Forty members from twenty U3As met in York for a wonderful day exploring the “Basics of Creative Writing”. Speakers Marcia Humphries & Jo Brooks made the long journey from Porthcawl U3A in Wales & on behalf of all attendees I can say that their time & effort was greatly appreciated. Their audience consisted of both beginners & more established writers & their programme achieved the balance between introducing the basic elements & reminding the more experienced of factors they may have forgotten.
Marcia who is the National Subject Adviser on Creative Writing, began by outlining the ingredients vital to story writing, including plot, character, conflict & resolution. Using everyday scenarios & amusing anecdotes, Marcia showed that plots are all around us; that people make plots. This led neatly into a discussion about character, that building a CV of your character helped develop them & that characters can influence how the plot develops.
Jo who leads one of three Writing for Pleasure groups at Porthcawl U3A, outlined “point of view”, the pros & cons of first, second & various versions of third person ( a surprise to many), & how a change of tense can influence the point of view.
We then came to the hoary subject of “showing not telling”. Again Marcia’s superb narrative & examples were illuminating. You do not have to explain everything; make the reader work! Use the senses, remember that adjectives tell, so use them well & sparingly, whilst verbs show, making things vivid, moving the story on.
Jo introduced the element of conflict, crucial to bringing tension & spice into writing. She explained how adding dialogue can make a great difference to the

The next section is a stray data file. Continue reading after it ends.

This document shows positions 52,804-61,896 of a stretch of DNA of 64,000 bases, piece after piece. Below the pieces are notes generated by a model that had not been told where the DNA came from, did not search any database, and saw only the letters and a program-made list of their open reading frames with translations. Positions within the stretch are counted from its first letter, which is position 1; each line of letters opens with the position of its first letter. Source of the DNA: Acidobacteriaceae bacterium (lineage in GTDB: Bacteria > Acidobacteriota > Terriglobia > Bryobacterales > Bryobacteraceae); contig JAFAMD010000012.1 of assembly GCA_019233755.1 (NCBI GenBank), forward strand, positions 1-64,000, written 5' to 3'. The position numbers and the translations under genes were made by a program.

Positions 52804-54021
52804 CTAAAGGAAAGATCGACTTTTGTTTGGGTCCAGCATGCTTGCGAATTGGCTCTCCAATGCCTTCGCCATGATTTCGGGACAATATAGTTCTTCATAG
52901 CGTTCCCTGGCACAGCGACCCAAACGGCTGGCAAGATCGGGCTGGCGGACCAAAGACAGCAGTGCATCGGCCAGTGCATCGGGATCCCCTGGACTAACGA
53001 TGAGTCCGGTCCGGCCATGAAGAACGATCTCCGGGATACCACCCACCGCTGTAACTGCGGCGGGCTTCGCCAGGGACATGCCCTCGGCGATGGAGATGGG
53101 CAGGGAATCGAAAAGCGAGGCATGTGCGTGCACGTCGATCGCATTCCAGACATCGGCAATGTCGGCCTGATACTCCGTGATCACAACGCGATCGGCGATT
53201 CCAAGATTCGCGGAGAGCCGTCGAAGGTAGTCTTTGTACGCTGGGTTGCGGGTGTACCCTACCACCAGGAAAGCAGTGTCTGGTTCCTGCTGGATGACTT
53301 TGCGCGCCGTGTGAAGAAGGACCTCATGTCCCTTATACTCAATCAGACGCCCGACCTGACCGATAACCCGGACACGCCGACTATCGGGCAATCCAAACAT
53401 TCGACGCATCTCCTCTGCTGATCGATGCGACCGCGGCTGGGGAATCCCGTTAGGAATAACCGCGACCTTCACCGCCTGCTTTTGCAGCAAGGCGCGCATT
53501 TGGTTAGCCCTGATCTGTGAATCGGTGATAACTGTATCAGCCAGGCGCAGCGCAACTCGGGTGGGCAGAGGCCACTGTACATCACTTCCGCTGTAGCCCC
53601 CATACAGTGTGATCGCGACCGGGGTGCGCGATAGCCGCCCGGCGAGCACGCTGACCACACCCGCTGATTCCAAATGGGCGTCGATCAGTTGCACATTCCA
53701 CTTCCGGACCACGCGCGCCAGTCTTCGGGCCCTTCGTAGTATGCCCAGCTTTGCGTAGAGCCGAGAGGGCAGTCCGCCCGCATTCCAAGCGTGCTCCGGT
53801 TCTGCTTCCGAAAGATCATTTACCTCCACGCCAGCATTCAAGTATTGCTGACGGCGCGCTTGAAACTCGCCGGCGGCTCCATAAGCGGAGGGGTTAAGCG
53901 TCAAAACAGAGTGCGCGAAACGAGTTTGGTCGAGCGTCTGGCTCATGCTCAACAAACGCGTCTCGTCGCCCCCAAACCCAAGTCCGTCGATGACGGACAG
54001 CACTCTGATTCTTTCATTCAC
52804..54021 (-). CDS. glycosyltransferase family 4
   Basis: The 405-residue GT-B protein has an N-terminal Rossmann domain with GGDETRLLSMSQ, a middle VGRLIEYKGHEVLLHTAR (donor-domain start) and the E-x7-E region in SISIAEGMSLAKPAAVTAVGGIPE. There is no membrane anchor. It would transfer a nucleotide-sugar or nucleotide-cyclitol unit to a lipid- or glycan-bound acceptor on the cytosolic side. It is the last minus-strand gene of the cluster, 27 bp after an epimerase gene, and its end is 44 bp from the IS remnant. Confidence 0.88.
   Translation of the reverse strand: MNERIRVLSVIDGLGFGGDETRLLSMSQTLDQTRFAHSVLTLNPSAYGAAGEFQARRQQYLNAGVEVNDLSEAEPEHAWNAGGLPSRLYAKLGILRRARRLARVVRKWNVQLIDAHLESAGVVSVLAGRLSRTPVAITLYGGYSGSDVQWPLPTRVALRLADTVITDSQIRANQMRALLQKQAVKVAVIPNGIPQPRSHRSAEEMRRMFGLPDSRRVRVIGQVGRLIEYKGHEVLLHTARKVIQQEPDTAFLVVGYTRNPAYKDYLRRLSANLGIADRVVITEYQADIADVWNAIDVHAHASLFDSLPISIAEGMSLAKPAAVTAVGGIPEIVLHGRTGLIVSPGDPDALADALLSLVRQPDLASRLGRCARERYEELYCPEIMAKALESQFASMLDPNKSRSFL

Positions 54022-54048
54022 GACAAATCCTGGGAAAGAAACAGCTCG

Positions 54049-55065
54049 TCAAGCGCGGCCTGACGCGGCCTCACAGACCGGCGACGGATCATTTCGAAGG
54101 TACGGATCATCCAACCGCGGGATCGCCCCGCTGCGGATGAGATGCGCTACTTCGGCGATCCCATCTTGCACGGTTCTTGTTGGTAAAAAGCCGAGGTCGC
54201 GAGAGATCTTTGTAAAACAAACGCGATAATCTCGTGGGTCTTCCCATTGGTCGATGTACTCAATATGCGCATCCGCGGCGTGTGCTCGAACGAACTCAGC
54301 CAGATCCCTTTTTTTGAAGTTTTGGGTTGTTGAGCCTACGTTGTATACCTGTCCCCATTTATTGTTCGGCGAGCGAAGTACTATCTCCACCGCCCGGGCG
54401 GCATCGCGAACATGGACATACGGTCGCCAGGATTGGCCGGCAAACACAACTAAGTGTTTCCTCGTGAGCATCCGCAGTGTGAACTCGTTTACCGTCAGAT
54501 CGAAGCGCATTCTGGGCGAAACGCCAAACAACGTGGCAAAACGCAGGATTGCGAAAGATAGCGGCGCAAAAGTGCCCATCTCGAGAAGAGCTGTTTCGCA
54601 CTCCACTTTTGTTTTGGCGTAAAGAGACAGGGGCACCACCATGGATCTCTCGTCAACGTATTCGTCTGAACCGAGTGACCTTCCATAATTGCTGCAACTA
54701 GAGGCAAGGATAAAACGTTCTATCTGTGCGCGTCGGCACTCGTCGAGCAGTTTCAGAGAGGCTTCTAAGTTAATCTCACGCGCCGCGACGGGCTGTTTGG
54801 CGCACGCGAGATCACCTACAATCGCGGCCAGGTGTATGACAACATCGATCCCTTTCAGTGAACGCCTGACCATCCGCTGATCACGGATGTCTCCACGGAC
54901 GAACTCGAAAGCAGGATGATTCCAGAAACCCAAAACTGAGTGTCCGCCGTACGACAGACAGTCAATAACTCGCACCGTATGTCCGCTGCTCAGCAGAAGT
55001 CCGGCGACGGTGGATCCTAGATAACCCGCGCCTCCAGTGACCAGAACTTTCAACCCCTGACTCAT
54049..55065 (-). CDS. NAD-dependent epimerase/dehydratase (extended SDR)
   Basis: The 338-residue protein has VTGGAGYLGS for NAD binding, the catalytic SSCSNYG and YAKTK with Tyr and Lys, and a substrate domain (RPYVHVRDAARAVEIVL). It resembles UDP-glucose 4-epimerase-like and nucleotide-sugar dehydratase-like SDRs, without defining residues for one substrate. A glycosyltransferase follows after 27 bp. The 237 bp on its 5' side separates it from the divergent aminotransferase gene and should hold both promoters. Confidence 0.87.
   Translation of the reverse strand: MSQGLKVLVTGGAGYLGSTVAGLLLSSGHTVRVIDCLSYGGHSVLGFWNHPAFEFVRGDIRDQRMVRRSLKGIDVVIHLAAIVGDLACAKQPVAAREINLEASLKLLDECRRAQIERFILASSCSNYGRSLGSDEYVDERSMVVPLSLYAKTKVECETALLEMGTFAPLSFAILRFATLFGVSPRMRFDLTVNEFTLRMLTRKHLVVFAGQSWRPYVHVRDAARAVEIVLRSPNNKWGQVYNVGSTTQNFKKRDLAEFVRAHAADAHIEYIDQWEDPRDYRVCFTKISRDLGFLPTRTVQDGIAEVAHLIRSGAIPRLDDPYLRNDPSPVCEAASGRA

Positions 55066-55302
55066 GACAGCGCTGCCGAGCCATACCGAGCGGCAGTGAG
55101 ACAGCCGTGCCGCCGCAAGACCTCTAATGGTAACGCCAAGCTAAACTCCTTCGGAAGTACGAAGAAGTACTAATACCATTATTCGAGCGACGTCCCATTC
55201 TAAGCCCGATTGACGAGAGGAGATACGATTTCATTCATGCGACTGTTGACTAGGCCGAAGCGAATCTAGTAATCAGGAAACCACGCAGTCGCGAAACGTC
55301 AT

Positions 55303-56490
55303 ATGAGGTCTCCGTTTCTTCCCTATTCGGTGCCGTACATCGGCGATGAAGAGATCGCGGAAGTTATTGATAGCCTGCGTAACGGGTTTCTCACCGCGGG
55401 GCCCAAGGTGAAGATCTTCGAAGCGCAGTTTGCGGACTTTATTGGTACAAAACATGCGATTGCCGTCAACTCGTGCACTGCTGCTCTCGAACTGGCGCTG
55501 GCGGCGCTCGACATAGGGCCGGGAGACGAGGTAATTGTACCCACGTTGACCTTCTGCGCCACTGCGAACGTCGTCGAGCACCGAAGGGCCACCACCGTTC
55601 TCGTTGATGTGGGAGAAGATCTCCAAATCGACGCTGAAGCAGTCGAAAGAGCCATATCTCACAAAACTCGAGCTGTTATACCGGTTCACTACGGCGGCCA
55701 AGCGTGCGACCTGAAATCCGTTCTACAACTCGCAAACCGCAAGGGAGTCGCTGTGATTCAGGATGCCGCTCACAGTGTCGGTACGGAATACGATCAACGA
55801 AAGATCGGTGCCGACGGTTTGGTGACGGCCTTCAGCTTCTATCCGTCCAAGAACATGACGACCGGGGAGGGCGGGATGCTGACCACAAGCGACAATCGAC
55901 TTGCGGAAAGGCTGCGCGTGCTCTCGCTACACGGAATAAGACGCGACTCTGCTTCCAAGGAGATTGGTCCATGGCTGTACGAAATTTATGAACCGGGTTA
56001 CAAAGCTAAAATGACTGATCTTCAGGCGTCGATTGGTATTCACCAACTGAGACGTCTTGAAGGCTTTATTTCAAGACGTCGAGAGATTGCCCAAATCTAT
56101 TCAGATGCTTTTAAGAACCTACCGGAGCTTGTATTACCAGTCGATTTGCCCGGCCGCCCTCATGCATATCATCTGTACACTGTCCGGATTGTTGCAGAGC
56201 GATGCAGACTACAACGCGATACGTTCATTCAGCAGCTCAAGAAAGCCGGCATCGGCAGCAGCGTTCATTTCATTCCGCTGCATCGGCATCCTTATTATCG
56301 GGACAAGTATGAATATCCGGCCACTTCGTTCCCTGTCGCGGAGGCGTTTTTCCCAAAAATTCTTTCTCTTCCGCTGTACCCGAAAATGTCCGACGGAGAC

pace of the piece. We were introduced to the many types of conflict which can involve politics, war & relationships whilst hard hitting dialogue can replace a thousand words; again showing & not telling.
After a lovely lunch we had the chance to explore both conflict & dialogue in one of the many exercises Marcia & Jo had sprinkled into programme. Members were encouraged to read out their pieces, which widened everybody’s understanding & captured that part of the programme whilst still fresh.
Marcia then stressed the importance of editing, pruning & revising Again her examples were glaring in their validity, an exercise on a piece of some twenty lines, in one case, being reduced to about four lines of absolute clarity, exposing the embarrassing clutter of the original.
Our thanks to Marcia & Jo for thoroughly professional & enjoyable programme. We left with renewed inspiration & determination, due to the many facets they had managed to convey so concisely & clearly.
Thanks also to Lorna Pope & her YAHR team for superb organisation throughout. I had nine members of my “team” in attendance, the noise on the way home was a tribute to the day.